No, it's not OK. It's a flat out lie, and if some potential employer makes the entirely reasonable request to see evidence that you were paid for your work, you're going to get caught out.
Indeed, the main reason gaps in your employment history look bad is because they're lies of omission. So long as you can put something down that you can back up - even if it's a year-long backpacking holiday - at least a future employer can safely conclude that you didn't have a string of bad jobs from which you got the sack, spend the time in jail, or worse.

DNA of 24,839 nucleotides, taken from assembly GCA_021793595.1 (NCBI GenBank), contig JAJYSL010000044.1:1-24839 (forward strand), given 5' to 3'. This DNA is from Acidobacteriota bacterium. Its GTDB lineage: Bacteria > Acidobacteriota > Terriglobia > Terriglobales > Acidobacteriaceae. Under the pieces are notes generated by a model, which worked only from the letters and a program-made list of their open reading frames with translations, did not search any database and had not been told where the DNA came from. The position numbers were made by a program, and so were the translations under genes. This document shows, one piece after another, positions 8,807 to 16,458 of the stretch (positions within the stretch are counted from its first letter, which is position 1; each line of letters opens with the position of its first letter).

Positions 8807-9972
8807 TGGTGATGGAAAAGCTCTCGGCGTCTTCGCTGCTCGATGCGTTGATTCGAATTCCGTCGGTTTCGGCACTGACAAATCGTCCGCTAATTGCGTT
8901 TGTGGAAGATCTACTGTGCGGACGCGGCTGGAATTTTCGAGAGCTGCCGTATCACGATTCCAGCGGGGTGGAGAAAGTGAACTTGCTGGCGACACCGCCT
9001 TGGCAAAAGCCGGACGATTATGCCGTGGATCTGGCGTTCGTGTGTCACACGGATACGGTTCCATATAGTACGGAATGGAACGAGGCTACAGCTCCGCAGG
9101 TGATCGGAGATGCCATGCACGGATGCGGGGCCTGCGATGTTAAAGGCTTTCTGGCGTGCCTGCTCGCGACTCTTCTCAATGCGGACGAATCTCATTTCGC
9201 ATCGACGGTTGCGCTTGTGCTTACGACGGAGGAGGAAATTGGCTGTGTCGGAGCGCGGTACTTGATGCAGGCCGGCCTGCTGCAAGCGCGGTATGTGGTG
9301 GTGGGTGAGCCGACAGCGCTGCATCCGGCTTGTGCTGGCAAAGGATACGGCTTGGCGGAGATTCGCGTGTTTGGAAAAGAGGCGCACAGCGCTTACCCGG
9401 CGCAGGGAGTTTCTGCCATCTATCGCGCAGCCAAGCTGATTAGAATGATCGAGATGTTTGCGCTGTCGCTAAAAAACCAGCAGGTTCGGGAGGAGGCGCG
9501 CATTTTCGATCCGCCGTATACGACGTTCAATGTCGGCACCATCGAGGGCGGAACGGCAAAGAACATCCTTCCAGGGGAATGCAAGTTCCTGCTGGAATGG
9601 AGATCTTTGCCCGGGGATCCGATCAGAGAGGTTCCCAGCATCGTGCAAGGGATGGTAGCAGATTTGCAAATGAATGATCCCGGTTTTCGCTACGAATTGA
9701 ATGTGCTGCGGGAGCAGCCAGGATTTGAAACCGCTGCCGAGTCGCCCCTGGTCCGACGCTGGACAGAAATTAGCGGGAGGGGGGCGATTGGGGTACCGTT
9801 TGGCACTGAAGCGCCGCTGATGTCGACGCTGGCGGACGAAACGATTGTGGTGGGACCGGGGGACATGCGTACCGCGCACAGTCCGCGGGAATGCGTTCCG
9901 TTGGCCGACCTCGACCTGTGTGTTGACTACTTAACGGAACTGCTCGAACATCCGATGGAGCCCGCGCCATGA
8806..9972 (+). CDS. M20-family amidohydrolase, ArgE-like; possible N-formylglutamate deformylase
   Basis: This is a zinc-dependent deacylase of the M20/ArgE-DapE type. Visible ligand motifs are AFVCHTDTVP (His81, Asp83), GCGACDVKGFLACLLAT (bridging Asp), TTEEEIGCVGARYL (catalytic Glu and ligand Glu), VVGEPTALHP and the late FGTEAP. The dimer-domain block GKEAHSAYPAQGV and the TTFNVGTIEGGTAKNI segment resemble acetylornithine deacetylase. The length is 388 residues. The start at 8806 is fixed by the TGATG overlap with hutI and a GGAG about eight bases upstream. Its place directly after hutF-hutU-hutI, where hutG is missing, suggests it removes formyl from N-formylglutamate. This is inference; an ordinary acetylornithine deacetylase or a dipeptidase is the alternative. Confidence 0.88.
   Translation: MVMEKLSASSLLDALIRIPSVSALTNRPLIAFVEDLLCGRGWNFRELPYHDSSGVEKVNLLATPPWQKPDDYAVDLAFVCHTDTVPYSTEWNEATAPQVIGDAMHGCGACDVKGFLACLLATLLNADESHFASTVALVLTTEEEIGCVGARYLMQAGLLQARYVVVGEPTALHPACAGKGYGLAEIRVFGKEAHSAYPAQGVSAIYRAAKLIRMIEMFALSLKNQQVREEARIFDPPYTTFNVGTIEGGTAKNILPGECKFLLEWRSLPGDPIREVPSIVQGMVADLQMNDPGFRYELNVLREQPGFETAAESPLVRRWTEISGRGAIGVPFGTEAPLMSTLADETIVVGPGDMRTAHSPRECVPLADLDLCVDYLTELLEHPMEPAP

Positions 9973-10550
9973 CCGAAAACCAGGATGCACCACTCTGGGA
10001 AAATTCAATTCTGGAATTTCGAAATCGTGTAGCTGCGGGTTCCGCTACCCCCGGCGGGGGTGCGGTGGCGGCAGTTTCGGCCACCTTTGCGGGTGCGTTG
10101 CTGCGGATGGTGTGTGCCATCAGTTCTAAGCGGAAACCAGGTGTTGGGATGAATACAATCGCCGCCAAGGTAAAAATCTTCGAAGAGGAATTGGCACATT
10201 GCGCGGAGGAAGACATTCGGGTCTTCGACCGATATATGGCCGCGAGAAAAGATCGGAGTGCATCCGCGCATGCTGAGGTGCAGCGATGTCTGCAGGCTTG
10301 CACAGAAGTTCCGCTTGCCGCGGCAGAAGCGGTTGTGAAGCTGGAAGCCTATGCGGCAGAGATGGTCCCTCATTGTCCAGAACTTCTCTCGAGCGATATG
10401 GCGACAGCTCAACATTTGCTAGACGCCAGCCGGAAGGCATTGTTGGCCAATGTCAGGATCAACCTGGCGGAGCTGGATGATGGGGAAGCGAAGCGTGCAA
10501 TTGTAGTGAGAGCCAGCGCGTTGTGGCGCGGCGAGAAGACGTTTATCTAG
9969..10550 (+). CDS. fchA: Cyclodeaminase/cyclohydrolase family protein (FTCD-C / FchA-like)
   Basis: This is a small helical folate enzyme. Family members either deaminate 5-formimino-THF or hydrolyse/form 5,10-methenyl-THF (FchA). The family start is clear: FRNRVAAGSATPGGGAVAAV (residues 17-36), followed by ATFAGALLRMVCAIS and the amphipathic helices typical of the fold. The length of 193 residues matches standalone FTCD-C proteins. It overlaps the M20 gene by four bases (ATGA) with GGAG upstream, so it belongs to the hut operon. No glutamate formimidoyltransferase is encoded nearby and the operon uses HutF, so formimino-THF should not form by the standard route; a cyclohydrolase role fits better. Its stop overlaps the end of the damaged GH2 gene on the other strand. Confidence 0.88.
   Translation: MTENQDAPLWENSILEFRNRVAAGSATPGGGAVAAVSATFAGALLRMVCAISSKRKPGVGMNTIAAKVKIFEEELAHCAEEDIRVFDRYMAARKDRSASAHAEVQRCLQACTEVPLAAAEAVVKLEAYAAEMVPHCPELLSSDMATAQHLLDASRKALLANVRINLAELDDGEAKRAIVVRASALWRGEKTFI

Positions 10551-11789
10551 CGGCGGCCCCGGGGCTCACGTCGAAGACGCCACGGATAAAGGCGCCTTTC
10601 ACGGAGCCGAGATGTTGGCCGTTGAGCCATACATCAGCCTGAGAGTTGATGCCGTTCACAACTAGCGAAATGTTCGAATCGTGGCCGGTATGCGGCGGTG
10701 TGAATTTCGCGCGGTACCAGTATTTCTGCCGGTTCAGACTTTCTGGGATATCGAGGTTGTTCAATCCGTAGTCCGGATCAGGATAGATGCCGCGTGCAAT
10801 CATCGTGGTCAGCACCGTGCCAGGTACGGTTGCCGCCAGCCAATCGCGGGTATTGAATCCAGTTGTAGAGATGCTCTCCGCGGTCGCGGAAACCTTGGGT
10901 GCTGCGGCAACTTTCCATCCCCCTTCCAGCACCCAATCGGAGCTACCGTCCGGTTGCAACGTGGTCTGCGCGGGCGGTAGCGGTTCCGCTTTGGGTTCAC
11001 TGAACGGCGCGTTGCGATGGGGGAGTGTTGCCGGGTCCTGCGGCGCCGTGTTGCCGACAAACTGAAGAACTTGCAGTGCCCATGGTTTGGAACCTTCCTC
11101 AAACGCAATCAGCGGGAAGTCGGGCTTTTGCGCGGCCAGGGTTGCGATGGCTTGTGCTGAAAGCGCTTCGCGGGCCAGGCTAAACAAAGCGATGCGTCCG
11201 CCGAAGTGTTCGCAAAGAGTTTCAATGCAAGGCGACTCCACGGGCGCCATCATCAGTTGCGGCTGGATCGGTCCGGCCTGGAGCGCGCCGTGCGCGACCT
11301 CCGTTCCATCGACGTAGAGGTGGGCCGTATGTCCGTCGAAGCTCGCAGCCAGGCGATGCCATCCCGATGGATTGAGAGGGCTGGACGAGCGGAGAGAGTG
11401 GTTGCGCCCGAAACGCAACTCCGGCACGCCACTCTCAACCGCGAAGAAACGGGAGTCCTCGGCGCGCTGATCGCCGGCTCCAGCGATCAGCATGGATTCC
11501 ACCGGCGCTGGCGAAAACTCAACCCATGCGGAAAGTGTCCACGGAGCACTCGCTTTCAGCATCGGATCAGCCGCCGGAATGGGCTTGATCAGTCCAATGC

Obviously, you still want to be selling the positives though, so perhaps try retconning that period into one where you made a dedicated push towards bridging the gap between the skills you graduated with and what was needed for you to get paid work. So long as you can produce quality work and come across as confident now, I doubt anyone's going to question that version of events, but it certainly sounds a lot better than the first version you gave us.